We reject the false ideologyof American exceptionalism and the evil of political corruption, calling for integrity in our elected officials and multilateral governance. It is this myth by which moral responsibility is suspended in the pursuit of its interests.

We reject the false ideologyof white normalcy and bigotry. We reject the false identification that exclusively binds whiteness with Christianity, true humanity, and United States citizenship. We reject antisemitism, which is driving much of white Christian nationalism.

We reject the patriarchal and misogynistic legaciesthat subject women to continual violence, violation, and exclusion. We stand strongly against sexual abuse and harassment in the highest offices of power.

We reject violations against the Earth,especially the stripping of her resources and polluting that harms her and the creatures that inhabit her soil and seas.

We reject economic policiesthat are grounded in an illusion of extreme individualism and favor the accumulation of wealth for a few to the detriment of the many.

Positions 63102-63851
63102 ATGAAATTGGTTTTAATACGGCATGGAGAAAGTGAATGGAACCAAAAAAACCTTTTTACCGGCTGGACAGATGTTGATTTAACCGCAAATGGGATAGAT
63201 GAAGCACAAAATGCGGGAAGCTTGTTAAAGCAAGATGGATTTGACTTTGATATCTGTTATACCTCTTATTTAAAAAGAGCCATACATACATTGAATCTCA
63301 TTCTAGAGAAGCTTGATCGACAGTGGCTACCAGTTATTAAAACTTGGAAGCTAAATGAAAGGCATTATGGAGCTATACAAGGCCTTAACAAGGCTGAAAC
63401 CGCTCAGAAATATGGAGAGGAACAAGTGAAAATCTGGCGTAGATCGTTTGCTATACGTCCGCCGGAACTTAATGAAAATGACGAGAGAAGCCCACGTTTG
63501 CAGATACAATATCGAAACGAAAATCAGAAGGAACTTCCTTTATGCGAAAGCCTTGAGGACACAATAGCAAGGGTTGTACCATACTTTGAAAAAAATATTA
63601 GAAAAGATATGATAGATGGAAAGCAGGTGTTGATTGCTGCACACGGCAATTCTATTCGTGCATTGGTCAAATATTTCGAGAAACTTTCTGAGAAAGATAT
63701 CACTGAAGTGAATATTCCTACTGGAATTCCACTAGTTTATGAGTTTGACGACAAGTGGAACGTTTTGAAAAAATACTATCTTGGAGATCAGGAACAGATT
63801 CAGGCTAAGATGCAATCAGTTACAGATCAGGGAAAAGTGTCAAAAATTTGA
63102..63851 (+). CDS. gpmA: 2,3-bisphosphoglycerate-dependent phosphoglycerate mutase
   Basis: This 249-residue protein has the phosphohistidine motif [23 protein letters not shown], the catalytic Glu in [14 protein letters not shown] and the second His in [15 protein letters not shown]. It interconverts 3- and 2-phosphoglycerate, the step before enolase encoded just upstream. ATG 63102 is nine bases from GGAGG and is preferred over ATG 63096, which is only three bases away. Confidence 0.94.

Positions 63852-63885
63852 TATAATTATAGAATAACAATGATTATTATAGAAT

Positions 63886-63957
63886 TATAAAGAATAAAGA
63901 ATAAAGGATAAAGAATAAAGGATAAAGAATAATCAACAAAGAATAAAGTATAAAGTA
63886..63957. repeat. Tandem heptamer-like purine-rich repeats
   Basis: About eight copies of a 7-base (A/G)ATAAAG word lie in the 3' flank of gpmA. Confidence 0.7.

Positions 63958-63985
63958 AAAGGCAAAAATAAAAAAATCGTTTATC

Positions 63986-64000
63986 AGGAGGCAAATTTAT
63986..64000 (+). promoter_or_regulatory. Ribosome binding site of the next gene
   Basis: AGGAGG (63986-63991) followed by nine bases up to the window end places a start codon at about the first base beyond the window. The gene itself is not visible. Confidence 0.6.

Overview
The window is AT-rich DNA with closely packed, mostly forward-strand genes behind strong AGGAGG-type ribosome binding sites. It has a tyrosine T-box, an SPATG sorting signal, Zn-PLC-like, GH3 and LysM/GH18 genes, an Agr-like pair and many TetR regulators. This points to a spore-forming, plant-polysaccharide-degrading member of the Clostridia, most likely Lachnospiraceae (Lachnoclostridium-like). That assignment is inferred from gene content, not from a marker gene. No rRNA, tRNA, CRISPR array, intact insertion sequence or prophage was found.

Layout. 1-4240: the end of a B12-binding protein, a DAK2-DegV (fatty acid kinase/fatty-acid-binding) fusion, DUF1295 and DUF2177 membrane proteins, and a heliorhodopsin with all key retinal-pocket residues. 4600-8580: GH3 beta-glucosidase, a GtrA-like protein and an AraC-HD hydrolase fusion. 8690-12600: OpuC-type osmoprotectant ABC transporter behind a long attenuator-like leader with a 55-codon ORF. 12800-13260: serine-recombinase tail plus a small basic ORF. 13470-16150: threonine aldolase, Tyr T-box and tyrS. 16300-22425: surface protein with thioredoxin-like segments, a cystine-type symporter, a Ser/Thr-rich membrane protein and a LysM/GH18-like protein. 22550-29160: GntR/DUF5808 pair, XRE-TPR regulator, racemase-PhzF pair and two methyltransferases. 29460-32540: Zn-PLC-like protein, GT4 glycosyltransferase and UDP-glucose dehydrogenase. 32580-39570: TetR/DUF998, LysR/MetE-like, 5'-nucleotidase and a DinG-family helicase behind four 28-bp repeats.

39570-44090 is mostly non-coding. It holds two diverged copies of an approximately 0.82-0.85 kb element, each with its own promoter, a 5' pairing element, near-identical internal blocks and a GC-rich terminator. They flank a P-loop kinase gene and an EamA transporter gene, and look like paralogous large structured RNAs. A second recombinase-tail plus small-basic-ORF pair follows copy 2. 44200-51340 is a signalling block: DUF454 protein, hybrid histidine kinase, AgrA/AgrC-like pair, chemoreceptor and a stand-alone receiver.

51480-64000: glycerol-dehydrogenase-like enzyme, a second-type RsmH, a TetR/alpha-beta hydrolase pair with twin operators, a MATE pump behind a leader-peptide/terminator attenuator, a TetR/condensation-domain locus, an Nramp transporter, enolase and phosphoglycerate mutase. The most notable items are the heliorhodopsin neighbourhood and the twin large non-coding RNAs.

We reject Islamophobiaand anti-Muslim bigotry.

We reject homophobia and transphobiaand all violence against the LGBTQ community.

We reject all anti-immigrant rhetoric and policiesthat fail to recognize the contributions of immigrants who have come from every corner of the world to strengthen the fabric of this nation—culturally, economically and spiritually

I am not buying it. There are too many categories here in this last statement that basically suggests we accept evil as good. They do not place God at the core of who they are. God is being hijacked to legitimize their world- view. 

Here is another attempt to associate Jesus with a socialistic movement that wants to bring change to a world created in the image of man’s ideology and not after the cross, which is God’s ideology. Don't be fooled by cheap imitations of truth, stick with the Bible, it's all you need to discern and be concerned about the matters in life. 

Keeping it honest and truthful…K